J Pediatr ; 241: 203-211.e1, 2022 02.
Article in English | MEDLINE | ID: covidwho-1473386

ABSTRACT

OBJECTIVES: To determine if training residents in a structured communication method elicits specific behaviors in a laboratory model of interaction with vaccine-hesitant parents. STUDY DESIGN: Standardized patients portraying vaccine-hesitant parents were used to assess the effectiveness of training in the Announce, Inquire, Mirror, Secure (AIMS) Method for Healthy Conversations. Blinded pediatric residents were pseudorandomized to receive AIMS or control training and underwent pre- and post-training encounters with blinded standardized patients. Encounters were assessed by blinded raters using a novel tool. Participant confidence and standardized patient evaluations of the participants' general communication skills were assessed. RESULTS: Ratings were available for 27 AIMS and 26 control participants. Statistically significant increases in post-training scores (maximum = 30) were detected in AIMS, but not in control, participants (median, 21.3 [IQR, 19.8-24.8] vs 18.8 [IQR, 16.9-20.9]; P < .001). Elements (maximum score = 6) with significant increases were Inquire (0.67 [IQR, 0-1.76] vs -0.33 [IQR, -0.67 to 0.33]; P < .001); Mirror (1.33 [IQR, 0 to 2] vs -0.33 [IQR, -0.92 to 0]; P < .001) and Secure (0.33 [IQR, 0 to 1.67] vs -0.17 [IQR, -0.67 to 0.33]; P = .017). Self-confidence increased equally in both groups. Standardized patients did not detect a difference in communication skills after training and between groups. Internal consistency and inter-rater reliability of the assessment tool were modest. CONCLUSIONS: Standardized patients proved useful in studying the effectiveness of structured communication training, but may have been limited in their ability to perceive a difference between groups owing to the predetermined encounter outcome of vaccine refusal. AIMS training should be studied in real-world scenarios to determine if it impacts vaccine acceptance.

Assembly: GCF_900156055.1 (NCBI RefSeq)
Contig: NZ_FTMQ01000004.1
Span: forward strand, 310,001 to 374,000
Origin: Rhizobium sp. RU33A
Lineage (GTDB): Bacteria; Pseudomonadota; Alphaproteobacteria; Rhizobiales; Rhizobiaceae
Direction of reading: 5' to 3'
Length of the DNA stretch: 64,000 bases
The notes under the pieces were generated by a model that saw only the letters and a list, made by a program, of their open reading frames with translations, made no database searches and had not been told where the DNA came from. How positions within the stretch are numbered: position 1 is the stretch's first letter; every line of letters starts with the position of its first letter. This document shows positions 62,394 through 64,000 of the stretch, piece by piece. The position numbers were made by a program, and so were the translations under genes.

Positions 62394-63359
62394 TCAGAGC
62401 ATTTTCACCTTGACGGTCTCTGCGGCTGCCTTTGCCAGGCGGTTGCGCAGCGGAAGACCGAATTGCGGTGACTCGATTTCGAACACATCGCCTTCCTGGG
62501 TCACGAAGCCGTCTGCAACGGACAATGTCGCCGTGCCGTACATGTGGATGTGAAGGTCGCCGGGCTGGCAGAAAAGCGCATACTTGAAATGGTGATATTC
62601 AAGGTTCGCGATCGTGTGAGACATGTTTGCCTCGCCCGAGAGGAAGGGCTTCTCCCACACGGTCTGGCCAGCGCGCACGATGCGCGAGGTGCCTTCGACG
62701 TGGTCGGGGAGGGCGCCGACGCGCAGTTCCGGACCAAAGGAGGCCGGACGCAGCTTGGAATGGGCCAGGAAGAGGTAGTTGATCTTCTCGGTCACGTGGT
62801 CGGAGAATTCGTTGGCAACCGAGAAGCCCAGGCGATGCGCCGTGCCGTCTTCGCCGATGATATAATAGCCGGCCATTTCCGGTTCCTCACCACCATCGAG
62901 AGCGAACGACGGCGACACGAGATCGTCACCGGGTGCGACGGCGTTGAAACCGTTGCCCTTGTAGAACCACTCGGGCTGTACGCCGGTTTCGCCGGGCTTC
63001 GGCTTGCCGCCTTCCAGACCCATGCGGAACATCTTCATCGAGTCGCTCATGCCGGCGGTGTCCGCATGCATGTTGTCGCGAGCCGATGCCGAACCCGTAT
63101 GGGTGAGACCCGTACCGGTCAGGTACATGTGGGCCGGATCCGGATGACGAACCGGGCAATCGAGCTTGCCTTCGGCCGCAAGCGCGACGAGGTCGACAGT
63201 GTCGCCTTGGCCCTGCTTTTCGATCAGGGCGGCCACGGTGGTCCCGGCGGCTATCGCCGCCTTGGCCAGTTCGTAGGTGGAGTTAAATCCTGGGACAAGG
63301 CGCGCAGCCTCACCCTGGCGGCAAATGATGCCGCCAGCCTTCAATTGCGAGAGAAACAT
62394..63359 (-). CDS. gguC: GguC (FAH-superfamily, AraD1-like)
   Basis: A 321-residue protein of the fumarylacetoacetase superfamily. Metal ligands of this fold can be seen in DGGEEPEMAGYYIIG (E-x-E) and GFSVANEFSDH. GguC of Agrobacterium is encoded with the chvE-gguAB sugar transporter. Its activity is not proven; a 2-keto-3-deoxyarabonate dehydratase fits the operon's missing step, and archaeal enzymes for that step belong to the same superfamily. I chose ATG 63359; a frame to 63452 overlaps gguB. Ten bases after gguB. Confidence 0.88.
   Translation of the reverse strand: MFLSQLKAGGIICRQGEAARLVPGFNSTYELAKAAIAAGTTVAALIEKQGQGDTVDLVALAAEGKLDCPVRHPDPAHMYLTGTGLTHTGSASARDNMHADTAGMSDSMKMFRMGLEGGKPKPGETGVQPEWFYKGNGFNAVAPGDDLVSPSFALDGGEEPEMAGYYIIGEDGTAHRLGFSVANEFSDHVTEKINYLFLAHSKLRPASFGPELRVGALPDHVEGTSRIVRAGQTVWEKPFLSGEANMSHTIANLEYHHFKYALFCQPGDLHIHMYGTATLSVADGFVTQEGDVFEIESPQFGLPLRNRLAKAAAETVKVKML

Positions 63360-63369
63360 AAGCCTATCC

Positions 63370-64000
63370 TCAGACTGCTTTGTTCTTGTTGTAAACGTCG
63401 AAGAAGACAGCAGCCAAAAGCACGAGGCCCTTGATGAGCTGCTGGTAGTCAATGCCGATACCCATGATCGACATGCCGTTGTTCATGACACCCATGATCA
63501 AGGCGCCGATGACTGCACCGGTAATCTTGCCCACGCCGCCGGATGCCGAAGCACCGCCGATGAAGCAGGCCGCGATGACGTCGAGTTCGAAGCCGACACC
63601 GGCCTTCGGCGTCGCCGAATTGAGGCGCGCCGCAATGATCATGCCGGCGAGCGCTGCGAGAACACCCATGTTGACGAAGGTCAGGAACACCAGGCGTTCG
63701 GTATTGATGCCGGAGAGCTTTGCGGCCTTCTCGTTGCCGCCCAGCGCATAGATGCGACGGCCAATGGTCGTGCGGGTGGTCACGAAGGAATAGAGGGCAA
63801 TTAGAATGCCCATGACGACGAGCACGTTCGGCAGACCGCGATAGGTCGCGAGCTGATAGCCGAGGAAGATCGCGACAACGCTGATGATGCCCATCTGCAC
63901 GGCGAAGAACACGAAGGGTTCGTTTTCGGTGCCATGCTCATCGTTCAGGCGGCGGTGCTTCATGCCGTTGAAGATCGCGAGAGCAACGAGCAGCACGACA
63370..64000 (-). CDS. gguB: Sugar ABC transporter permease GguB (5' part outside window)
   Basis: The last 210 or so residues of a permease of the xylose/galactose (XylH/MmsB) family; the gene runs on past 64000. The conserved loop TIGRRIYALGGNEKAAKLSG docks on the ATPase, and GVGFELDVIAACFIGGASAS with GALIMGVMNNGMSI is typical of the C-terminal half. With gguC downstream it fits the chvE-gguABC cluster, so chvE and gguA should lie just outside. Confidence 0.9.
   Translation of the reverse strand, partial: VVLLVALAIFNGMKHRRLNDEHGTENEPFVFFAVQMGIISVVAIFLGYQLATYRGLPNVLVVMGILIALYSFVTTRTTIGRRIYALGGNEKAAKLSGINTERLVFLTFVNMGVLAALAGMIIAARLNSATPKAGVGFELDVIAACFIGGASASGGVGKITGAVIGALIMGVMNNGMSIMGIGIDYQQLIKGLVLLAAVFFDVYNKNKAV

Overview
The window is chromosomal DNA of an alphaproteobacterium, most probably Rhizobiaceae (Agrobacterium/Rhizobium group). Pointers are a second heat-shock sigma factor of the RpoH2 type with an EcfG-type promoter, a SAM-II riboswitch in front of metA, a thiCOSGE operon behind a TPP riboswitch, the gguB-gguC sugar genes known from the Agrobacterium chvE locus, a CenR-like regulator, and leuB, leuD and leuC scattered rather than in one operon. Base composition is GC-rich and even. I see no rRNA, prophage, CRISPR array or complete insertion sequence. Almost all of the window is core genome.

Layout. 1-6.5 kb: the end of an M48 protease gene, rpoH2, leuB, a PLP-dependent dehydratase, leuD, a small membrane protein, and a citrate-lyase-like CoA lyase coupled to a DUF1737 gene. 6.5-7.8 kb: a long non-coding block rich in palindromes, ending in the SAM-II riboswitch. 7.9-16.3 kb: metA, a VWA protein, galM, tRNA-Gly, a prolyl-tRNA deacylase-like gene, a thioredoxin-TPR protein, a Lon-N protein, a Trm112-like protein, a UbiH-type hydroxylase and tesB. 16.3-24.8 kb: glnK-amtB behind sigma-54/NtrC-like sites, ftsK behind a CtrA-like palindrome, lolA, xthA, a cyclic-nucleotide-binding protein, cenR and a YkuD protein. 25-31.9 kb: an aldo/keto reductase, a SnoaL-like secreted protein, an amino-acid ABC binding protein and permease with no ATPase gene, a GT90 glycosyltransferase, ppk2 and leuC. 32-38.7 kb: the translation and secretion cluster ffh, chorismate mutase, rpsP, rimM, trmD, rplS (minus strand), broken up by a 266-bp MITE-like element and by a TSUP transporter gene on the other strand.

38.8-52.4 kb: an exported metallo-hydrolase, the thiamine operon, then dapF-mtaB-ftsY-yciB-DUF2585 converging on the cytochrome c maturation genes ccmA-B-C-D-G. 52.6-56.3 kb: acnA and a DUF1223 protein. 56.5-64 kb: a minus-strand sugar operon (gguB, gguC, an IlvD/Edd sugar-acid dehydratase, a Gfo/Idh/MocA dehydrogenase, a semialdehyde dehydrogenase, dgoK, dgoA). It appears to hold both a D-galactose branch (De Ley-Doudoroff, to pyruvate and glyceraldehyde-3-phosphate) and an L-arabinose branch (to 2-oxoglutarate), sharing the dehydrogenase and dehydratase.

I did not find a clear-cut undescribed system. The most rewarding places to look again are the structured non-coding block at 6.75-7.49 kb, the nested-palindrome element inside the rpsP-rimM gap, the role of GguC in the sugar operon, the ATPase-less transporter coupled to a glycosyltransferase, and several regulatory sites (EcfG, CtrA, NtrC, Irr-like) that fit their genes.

Subject(s)
Clinical Competence , Communication , Internship and Residency/methods , Patient Education as Topic/methods , Pediatrics/education , Physician-Patient Relations , Adult , Double-Blind Method , Female , Humans , Infant , Kentucky , Male , Parents , Patient Simulation